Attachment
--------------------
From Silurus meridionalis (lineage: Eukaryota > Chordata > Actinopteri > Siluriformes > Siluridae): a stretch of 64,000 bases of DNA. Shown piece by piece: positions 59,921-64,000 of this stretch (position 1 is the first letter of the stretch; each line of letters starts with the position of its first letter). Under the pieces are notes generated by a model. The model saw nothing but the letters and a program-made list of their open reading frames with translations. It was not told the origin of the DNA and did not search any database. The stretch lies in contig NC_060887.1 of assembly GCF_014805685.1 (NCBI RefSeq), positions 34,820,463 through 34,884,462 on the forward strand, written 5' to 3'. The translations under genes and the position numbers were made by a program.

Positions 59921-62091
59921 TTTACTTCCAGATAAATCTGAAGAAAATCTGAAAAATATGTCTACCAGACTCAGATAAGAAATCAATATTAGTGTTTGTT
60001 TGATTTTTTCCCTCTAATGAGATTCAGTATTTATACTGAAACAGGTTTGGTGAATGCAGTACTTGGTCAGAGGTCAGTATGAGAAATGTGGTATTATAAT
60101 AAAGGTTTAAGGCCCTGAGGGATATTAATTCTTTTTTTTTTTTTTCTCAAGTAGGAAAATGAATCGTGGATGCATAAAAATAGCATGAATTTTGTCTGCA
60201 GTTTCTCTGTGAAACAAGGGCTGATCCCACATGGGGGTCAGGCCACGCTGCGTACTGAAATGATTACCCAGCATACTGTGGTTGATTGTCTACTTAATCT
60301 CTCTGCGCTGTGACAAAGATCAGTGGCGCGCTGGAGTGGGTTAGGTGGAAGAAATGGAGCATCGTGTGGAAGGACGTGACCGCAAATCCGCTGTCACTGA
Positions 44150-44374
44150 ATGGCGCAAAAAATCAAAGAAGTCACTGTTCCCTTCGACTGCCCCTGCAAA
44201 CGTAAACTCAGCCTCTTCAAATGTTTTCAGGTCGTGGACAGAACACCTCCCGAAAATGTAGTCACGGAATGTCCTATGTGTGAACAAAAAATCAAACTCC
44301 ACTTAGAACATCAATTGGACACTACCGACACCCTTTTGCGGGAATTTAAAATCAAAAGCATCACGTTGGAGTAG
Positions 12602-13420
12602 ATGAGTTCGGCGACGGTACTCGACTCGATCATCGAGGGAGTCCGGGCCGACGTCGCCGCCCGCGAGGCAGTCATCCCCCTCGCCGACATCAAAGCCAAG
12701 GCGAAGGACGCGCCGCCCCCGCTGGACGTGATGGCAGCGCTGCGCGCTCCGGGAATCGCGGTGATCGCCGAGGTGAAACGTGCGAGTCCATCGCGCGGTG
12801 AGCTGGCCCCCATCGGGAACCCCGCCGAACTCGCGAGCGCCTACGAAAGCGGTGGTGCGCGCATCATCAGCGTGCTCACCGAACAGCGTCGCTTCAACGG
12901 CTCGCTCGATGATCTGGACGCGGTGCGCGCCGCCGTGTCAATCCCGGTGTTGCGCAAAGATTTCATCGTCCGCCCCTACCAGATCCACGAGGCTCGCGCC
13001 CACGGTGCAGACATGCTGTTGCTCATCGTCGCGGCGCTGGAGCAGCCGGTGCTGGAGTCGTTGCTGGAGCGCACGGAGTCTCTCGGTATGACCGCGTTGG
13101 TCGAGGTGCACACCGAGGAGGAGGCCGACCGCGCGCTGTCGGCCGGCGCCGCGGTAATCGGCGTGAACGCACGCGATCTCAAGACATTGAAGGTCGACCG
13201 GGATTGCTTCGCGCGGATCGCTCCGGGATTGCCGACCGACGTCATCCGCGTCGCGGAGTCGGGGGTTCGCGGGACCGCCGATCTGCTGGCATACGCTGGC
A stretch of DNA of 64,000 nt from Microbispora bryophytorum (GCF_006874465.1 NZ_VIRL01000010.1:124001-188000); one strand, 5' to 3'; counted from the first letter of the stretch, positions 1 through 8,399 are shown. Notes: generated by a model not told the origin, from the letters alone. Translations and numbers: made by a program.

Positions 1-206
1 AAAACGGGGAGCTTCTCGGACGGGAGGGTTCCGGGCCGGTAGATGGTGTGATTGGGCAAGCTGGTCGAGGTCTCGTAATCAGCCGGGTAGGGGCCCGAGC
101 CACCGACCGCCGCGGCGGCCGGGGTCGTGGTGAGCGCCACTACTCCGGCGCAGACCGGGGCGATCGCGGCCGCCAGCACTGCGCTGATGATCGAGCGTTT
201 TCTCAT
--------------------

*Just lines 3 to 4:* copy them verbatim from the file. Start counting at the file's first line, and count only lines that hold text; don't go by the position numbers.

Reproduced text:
59921 TTTACTTCCAGATAAATCTGAAGAAAATCTGAAAAATATGTCTACCAGACTCAGATAAGAAATCAATATTAGTGTTTGTT
60001 TGATTTTTTCCCTCTAATGAGATTCAGTATTTATACTGAAACAGGTTTGGTGAATGCAGTACTTGGTCAGAGGTCAGTATGAGAAATGTGGTATTATAAT